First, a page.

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ORIGINAL ARTICLE
Year : 2005  |  Volume : 8  |  Issue : 1  |  Page : 16-19

The risk of transfusion-transmissible viral infections in the niger-delta area of Nigeria


Department of Haematology and Blood Transfusion, University of Port Harcourt Teaching Hospital, P.M.B. 6173, Port Harcourt, Nigeria

Date of Web Publication23-Dec-2014

Correspondence Address:
O A Ejele
Department of Haematology and Blood Transfusion, University of Port Harcourt Teaching Hospital, P.M.B. 6173, Port Harcourt
Nigeria
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  Abstract 

BACKGROUND AND OBJECTIVES: Million's of lives are saved each year through blood transfusion. Nevertheless people ha ve increased risk of becoming infected with transfusion - transmissible viral infections through transfusion of blood and blood products that have not been tested correctly. This study was undertaken to determine the risk of transfusion- transmissible viral infections through transfusion of unscreened blood and blood products.
METHODOLOGY: Human Immunodeficiency Virus (HIV), Hepatitis B surface antigen (HBsAg) and antibodies to Hepatitis C virus (anti-HCV) screening was performed on 1500 consecutive blood donors in the University of Port­ Harcourt Teaching Hospital, Rivers State, Nigeria.
RESULTS: Of the one thousand five hundred blood donors screened, 15 (1%), 17 (1.1%) and 7 (0.5%) of donors had
H1V, HBsAg and anti-HCV respectively. 12 (0.8%) had HIV-1 infection, 2 (0.1%) had HIV-2 while 1(0.07%) had dual
HIV I and 2 infection. Two (0.1%) had co-infection of HIV and HBV. The highest HBsAg and anti-HCV burden

/ 1026

/ 1026
accounted for the highest infection burden for HIV 7 362 ( 1.9%). Males accounted for the highest infection burden for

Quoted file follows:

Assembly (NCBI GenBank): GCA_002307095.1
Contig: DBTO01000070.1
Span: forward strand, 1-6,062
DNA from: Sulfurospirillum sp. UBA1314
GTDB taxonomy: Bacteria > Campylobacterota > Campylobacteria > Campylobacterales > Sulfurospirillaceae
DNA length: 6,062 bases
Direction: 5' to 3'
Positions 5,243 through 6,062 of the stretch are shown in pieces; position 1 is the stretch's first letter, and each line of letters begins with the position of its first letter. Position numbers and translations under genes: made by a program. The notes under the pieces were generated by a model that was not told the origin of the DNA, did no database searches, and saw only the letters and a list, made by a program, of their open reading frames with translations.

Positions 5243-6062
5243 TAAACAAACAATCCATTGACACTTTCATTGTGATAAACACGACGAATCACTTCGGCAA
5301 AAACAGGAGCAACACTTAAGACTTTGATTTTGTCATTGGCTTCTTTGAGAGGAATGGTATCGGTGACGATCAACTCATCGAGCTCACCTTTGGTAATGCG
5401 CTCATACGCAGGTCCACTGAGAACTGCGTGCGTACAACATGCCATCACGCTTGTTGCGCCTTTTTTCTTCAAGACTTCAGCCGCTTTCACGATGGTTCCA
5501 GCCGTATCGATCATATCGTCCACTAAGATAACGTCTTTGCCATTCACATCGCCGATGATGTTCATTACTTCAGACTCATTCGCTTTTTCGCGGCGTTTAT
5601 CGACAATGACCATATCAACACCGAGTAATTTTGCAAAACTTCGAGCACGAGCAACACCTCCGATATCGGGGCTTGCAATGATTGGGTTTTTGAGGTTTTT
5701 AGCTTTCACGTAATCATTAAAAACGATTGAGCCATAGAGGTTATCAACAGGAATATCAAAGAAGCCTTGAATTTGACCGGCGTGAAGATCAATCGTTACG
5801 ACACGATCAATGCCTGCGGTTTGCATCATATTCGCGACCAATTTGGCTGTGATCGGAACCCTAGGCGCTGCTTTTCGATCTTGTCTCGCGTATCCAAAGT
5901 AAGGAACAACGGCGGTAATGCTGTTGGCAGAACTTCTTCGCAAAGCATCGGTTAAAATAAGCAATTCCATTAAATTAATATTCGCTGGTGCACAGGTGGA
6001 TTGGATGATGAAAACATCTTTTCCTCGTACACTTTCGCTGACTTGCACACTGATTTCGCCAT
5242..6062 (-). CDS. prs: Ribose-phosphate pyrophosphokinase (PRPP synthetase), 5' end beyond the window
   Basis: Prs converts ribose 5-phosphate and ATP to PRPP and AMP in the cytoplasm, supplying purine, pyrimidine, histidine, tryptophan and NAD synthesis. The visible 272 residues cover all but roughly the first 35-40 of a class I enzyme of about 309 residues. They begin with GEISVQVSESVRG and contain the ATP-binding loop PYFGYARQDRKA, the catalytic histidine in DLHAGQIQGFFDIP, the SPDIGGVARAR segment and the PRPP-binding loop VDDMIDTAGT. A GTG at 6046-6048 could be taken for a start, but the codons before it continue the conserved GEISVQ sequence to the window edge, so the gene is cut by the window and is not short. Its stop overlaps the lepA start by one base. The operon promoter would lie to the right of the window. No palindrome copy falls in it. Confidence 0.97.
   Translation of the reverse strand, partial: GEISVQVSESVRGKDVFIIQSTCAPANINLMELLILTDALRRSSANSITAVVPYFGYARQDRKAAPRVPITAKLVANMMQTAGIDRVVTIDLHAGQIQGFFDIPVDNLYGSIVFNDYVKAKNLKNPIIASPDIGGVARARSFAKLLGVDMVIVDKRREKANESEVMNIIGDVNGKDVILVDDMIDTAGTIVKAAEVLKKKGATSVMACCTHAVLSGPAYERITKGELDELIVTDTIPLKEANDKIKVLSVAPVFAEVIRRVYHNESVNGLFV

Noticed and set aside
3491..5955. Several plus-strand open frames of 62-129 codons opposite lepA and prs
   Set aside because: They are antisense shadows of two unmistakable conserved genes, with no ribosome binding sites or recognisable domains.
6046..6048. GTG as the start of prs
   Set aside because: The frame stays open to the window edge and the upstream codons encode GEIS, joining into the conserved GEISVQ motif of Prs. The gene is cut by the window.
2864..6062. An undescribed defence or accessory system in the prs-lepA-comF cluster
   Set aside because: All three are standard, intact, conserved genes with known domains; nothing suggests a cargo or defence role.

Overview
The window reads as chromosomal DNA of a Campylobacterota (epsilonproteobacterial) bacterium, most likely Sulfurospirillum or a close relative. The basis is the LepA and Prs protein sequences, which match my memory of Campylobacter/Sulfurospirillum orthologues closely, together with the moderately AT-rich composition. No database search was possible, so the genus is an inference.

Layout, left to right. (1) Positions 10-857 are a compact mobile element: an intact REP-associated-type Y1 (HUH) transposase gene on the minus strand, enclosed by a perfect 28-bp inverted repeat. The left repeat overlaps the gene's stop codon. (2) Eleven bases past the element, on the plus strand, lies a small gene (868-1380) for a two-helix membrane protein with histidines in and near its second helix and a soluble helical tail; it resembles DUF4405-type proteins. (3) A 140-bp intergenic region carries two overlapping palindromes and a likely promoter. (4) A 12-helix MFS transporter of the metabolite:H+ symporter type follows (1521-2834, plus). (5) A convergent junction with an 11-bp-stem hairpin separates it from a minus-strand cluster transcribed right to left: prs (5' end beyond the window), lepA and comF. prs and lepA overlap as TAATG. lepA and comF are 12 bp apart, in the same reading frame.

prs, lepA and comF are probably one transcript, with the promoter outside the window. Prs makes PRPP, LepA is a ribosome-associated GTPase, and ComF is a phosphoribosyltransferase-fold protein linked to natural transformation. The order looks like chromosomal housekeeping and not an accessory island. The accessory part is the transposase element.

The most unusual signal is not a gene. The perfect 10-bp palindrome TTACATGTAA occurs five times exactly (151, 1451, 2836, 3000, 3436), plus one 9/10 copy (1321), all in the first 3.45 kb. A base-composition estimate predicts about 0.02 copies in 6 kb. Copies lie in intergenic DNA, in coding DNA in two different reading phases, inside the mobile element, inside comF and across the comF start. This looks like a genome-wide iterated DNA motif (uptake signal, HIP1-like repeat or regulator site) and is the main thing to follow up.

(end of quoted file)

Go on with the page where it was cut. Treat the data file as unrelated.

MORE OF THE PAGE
17
/ 1481
( 1.1%) and anti-HCV 7
(0.1%) while female donors had the highest HIV prevalence 1
(5.3%).
mercial remunerated donors showed the highest HIV, HBsAg and anti-HCV infection rates (1.4%), (1 .7%) and
(0.8%) respectively.
CONCLUSION: This study confirms a high prevalence of transfusion-transmissible viral infections among blood donors and describes the groups that are at risk. This calls for the immediate implementation of a mandatory universal donor screening policy for screening all blood donor units intended for transfusion, the setting up of a national blood transfusion service, run on the basis of voluntary non remunerated, low risk blood donors, and health education of the entire Niger Delta Area aimed at behavioural change from high risk behaviour that makes people vulnerable.

Keywords: Blood donors, Transfusion, Viral infection, Niger-Delta, Nigeria


How to cite this article:
Ejele O A, Erhabor O, Nwauche C A. The risk of transfusion-transmissible viral infections in the niger-delta area of Nigeria. Sahel Med J 2005;8:16-9

How to cite this URL:
Ejele O A, Erhabor O, Nwauche C A. The risk of transfusion-transmissible viral infections in the niger-delta area of Nigeria. Sahel Med J [serial online] 2005 [cited 2021 Jun 19];8:16-9. Available from: https://www.smjonline.org/text.asp?2005/8/1/16/147625

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